Make us your home page
Instagram

Today’s top headlines delivered to you daily.

(View our Privacy Policy)

UnitedHealth to leave Obamacare exchanges amid fears of big losses

CEO Stephen J. Hemsley said UnitedHealth will operate in just a handful of states’ exchanges.

CEO Stephen J. Hemsley said UnitedHealth will operate in just a handful of states’ exchanges.

UnitedHealth Group, the nation's largest health insurer, said Tuesday that in 2017 it will exit most of the 34 states where it offers plans on the Affordable Care Act insurance exchanges.

"We will be down to a handful of states that we will be actively participating in the exchanges," Stephen J. Hemsley, chief executive officer of UnitedHealth Group said in an earnings call, noting that the small market size and greater expense of patients insured through the marketplaces led the insurer to make the decision.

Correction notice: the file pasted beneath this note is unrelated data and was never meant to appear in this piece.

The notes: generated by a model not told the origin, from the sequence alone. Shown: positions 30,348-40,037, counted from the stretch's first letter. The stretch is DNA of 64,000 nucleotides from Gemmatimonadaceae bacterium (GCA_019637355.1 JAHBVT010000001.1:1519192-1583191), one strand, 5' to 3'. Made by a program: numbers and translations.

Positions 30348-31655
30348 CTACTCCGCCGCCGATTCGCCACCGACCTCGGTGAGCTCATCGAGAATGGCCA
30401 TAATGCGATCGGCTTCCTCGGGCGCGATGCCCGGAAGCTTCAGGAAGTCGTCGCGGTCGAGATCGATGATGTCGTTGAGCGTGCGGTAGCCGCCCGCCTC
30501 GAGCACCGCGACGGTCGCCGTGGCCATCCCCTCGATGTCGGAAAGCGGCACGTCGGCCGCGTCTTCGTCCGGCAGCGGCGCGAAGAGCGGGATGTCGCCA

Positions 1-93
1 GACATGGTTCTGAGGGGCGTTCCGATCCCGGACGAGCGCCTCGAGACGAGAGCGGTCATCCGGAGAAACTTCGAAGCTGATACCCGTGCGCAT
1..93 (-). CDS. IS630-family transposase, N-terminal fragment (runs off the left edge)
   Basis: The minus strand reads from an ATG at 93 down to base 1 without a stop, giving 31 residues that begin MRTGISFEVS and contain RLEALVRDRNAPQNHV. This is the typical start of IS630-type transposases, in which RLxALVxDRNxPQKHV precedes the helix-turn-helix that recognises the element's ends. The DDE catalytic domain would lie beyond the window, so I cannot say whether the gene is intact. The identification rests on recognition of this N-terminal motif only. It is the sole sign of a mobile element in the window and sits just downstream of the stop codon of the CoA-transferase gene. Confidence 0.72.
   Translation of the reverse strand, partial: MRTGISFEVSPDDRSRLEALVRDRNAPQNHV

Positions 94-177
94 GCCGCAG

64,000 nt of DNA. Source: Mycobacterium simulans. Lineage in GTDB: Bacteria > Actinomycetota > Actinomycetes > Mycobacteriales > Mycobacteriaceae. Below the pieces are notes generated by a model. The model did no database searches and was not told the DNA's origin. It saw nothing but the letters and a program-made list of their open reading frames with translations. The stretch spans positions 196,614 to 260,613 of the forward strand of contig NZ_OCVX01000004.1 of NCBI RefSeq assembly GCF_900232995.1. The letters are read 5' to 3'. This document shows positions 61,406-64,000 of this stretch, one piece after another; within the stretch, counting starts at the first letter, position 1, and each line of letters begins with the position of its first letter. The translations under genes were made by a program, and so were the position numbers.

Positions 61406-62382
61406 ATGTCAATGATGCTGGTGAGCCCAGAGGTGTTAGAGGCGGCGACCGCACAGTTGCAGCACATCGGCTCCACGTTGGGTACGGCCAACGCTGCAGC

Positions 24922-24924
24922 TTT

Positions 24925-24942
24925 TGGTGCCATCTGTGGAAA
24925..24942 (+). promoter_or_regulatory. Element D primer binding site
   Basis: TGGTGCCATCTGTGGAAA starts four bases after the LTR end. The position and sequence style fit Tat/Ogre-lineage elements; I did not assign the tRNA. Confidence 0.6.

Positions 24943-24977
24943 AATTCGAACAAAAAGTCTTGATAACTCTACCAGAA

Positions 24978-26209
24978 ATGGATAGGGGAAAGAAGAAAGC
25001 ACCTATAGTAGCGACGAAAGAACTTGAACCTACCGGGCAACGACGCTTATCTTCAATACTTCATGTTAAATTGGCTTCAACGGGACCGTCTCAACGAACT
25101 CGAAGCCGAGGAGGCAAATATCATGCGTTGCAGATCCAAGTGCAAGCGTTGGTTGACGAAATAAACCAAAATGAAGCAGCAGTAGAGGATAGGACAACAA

UnitedHealth reportedly plans to withdraw from health insurance marketplaces in Arkansas, Michigan and parts of Georgia. The decision is a sequel to an announcement by executives late last year that the insurer had suffered financial losses and might leave the health exchanges altogether in 2017. UnitedHealth reported that it expects to lose $650 million in the exchanges in 2016.

Prior to the call, the Obama administration attempted to downplay any departures from UnitedHealth.

"We have full confidence, based on data, that the Marketplaces will continue to thrive for years ahead. The number of issuers per state has grown year-over-year," Health and Human Services spokesman Ben Wakana said in a statement released Monday morning. "The Marketplace should be judged by the choices it offers consumers, not the decisions of any one issuer."

Although UnitedHealth is the nation's biggest health insurer, it was slow to enter the exchanges in 2014, rolling out plans in just four states initially. In the call, executives said they cover 795,000 people through the exchanges and expect that number to drop to 650,000 by December. There are 12.7 million people insured through the state and federal marketplaces, according to the latest data.